Hankook Hungary production reaches 25 million unit mark
In the four and a half years since Hankook Tire’s Rácalmás plant in Hungary entered production, the facility has produced a tyre or two. In fact, the company shares that the 25th million tyre rolled off the production line in November 2011 – and the facility’s current capacity means it will take only half this time to manufacture the next 25 million tyres.
Since the initial opening of the plant in 2007, capacity has been growing steadily. Hankook reports a total of six million tyres were produced in 2010 and more than nine million a year later. In 2012 this figure is expected to grow to 12 million units per annum. Facilitating this growth is the ahead of schedule completion of the plant’s second production unit, and Hankook comments that increasing demand for its tyres across Europe and expanding original equipment sales is also fuelling higher output.
The 2,000 or so workers in Rácalmás produce over 500 different specifications of passenger car, 4×4 and light commercial vehicle tyre. Proportionally, the number of UHP tyres produced there is on the rise at present, Hankook reports. Original equipment supplies to Volkswagen, Hyundai and Kia’s European factories account for more than ten per cent of total production, and the tyre maker expects this figure to further grow in 2012.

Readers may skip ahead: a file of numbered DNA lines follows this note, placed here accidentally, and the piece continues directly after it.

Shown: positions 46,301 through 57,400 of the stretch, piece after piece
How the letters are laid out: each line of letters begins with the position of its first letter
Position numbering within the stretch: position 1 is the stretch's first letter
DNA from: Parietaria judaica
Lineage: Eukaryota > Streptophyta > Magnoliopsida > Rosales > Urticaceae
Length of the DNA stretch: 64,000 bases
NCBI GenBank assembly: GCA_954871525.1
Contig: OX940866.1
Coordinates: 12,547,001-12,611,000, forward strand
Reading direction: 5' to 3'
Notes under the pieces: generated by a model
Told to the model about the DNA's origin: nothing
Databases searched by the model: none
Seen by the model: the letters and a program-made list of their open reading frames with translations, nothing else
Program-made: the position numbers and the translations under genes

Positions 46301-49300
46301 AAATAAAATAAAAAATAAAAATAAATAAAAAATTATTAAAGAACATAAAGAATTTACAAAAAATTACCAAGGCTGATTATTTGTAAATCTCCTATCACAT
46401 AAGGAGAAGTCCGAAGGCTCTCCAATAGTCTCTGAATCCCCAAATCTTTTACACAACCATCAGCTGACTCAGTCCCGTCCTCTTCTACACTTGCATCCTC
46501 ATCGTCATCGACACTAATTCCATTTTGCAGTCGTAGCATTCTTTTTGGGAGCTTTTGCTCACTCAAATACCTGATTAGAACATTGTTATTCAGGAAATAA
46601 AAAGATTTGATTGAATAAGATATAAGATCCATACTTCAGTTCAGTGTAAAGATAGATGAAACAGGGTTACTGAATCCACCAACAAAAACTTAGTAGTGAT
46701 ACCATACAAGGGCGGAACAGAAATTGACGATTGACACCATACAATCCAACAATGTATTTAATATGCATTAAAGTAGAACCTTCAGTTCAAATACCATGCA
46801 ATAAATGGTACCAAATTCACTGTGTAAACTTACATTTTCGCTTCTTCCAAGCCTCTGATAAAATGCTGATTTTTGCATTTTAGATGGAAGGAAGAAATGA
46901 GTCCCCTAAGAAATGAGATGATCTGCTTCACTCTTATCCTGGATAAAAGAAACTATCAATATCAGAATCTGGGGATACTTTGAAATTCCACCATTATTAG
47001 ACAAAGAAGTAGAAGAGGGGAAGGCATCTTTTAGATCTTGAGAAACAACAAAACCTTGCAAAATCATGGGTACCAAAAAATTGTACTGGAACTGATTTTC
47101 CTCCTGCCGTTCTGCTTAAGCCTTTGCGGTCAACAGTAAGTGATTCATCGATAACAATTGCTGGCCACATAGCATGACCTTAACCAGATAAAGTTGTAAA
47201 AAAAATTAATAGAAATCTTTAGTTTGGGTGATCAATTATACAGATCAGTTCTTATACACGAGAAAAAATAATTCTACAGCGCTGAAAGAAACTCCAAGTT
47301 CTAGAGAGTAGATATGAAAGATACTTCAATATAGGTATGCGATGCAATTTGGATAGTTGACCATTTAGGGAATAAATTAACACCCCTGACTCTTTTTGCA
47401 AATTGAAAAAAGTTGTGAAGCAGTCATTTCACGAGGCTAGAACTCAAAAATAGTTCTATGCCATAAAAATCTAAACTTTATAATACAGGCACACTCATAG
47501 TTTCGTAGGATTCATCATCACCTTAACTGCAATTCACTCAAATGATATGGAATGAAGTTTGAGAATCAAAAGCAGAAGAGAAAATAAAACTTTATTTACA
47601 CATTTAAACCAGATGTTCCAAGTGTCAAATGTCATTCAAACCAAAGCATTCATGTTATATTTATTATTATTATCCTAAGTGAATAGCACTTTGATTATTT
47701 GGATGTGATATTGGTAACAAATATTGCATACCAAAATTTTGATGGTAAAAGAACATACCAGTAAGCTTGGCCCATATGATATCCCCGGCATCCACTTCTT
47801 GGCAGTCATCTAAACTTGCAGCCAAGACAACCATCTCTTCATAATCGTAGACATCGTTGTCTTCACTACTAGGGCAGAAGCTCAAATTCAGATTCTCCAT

“Our state-of-the art European factory is the heart of our European operation and has key role in our business strategy as Europe is one of the most important markets for Hankook Tire,” said Jin-Wook Choi, European head of Hankook Tire.
Sang II Lee, managing director of Hankook Tire Hungary Ltd, added: “Reaching the 25-millionth-tyre mark in our Hungarian factory is another important milestone in our history in Europe. We are proud of our outstanding achievements and glad that our efforts and the contributions of our highly committed employees have been paying off as the increasing recognition of our high quality products in the possibly most demanding tyre market Europe gives proof of.”